Five states and two religiously oriented health care groups say new federal regulations covering transgender patients could force doctors to perform procedures that violate their religious beliefs or medical judgment.
Led by Ken Paxton, the attorney general of Texas, they've gone to the same judge who earlier this week blocked the Obama administration from taking any action that would force public schools to allow students the choice of bathrooms that match their gender identity.
The issue in the prominent transgender cases now in court — including lawsuits over North Carolina's bathroom law — is the same: does federal law that bars sex discrimination apply to distinctions based on gender identity or only based on the sex assigned at birth?
The latest lawsuit was filed Tuesday in Fort Worth by Texas, Kansas, Kentucky, Nebraska, Wisconsin, joined by the Christian Medical and Dental Association and the Franciscan Alliance.
They challenge a recent federal interpretation of a provision in the Affordable Care Act that bars discrimination on the basis of sex, which the new rule defines as a person's "internal sense of gender, which may be male, female, neither, or a combination of male and female."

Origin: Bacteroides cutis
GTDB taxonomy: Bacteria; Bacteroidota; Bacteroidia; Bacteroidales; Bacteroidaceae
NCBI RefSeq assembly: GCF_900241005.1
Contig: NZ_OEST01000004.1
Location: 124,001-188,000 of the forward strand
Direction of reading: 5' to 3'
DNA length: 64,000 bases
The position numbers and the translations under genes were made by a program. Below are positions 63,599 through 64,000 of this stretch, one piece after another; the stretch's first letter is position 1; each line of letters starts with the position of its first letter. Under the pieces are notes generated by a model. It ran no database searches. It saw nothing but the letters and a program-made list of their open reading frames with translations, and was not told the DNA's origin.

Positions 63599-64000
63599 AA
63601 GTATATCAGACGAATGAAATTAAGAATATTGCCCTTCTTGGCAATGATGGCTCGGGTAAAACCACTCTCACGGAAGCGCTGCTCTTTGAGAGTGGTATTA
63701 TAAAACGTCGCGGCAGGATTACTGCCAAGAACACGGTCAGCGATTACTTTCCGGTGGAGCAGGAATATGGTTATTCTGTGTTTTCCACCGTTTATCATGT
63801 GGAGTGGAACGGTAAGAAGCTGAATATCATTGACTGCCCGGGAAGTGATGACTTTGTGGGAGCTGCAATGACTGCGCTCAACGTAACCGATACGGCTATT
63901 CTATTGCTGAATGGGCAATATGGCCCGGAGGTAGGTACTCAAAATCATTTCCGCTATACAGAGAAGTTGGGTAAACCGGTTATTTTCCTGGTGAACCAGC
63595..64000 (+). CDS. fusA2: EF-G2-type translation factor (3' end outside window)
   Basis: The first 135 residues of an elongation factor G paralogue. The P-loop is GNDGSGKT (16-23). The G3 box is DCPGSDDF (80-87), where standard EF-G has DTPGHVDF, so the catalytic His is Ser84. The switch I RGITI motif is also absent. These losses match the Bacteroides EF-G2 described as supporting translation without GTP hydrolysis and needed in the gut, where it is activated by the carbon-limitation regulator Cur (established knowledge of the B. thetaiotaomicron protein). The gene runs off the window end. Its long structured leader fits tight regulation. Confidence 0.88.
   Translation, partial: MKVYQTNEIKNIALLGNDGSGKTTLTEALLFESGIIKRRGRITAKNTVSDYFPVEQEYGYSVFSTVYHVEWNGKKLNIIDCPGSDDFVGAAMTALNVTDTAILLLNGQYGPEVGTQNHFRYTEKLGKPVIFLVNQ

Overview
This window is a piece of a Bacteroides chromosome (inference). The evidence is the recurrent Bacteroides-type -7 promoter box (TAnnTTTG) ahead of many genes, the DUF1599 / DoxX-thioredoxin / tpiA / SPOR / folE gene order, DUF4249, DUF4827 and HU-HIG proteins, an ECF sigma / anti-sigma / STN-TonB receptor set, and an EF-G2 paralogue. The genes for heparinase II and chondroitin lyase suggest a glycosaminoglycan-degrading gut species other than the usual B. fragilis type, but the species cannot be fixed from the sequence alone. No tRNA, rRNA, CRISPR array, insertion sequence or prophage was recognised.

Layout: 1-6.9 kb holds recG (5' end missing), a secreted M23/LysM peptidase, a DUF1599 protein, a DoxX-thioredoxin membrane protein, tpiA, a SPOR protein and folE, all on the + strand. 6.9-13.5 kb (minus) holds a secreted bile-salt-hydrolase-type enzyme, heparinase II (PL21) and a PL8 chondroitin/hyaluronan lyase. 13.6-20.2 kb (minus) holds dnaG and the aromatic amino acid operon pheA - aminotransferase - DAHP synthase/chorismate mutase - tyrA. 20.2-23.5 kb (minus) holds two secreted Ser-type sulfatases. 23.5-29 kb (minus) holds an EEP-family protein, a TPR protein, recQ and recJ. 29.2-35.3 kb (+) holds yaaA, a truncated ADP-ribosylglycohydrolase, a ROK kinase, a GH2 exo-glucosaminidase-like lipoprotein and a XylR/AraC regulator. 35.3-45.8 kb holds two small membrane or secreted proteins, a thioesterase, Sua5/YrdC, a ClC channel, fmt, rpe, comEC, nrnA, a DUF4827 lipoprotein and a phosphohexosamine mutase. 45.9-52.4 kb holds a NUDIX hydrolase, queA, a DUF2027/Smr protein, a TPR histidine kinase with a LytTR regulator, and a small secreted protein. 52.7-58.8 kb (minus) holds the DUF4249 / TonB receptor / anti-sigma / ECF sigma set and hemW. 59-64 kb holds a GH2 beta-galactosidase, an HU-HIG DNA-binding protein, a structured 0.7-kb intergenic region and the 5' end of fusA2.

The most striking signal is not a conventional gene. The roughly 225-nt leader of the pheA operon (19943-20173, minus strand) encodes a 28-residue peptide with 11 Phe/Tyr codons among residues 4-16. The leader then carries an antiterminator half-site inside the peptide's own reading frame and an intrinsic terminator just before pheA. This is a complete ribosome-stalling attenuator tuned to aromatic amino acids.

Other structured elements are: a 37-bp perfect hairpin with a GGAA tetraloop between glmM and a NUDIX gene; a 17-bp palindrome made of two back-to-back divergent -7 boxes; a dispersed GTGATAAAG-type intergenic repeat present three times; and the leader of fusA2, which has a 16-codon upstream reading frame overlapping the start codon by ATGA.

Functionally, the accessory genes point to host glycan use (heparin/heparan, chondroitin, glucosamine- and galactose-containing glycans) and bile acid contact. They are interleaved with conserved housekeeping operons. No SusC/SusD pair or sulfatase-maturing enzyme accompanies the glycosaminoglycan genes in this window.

According to the lawsuit, "the regulation forces doctors to perform controversial and sometimes harmful medical procedures ostensibly designed to permanently change an individual's sex." That's so, it says, even when they are contrary to the doctor's medical judgment or religious beliefs.
For example, the suit says, a doctor performing mastectomies to treat breast cancer would be barred from declining to perform the same surgery for sex reassignment.
Mara Keisling, executive director of the National Center for Transgender Equality, said the rule is intended to prevent discrimination against transgender people in getting access to all kinds of health care.
"The ACA rule does not mandate what kind of care doctors can and cannot give. It bans discrimination. It's there to make sure that transgender people can get the treatment we need without facing harassment — or worse."
It applies, she said, not only to transition-related care "but also to getting care for other health issues, from colds to cancer. It simply requires that medical decisions be made based on medicine, not prejudice."